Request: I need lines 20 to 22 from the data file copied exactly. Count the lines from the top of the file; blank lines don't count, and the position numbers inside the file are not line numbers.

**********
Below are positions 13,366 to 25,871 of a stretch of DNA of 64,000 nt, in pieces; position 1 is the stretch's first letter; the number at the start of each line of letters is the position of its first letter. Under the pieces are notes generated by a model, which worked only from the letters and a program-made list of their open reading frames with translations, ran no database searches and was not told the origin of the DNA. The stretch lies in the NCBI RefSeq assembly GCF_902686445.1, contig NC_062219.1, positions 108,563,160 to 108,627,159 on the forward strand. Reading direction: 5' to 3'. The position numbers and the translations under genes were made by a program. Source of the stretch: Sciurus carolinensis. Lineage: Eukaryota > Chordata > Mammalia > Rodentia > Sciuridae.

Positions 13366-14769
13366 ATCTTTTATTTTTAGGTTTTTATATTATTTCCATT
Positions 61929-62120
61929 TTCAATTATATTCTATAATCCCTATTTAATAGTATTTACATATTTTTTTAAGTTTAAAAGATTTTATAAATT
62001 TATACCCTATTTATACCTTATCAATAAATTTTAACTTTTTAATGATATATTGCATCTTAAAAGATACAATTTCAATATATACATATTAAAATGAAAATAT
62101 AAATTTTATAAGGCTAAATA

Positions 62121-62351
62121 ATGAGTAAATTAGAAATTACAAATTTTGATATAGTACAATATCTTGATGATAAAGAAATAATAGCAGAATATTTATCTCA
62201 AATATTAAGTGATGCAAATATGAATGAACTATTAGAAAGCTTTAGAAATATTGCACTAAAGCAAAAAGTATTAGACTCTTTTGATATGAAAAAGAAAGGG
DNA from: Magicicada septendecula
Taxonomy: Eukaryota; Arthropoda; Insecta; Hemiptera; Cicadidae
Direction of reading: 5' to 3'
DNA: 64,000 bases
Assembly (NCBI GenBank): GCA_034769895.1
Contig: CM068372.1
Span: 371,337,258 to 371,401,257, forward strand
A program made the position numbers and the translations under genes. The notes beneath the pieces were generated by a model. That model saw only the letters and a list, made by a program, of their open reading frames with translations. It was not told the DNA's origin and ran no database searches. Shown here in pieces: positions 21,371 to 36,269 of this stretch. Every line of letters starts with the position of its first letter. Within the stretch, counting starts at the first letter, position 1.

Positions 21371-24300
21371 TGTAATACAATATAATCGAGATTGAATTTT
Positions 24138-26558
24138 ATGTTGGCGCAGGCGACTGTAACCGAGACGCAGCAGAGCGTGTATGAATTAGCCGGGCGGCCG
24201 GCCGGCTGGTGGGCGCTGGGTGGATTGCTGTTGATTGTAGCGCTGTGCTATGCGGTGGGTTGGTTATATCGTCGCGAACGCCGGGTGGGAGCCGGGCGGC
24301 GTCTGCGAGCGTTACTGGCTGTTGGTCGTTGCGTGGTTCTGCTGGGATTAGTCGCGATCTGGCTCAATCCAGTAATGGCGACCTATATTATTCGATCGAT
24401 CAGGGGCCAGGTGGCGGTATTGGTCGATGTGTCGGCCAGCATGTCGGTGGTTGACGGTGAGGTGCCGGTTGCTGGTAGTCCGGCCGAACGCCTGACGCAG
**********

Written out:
21371 TGTAATACAATATAATCGAGATTGAATTTT
Positions 24138-26558
24138 ATGTTGGCGCAGGCGACTGTAACCGAGACGCAGCAGAGCGTGTATGAATTAGCCGGGCGGCCG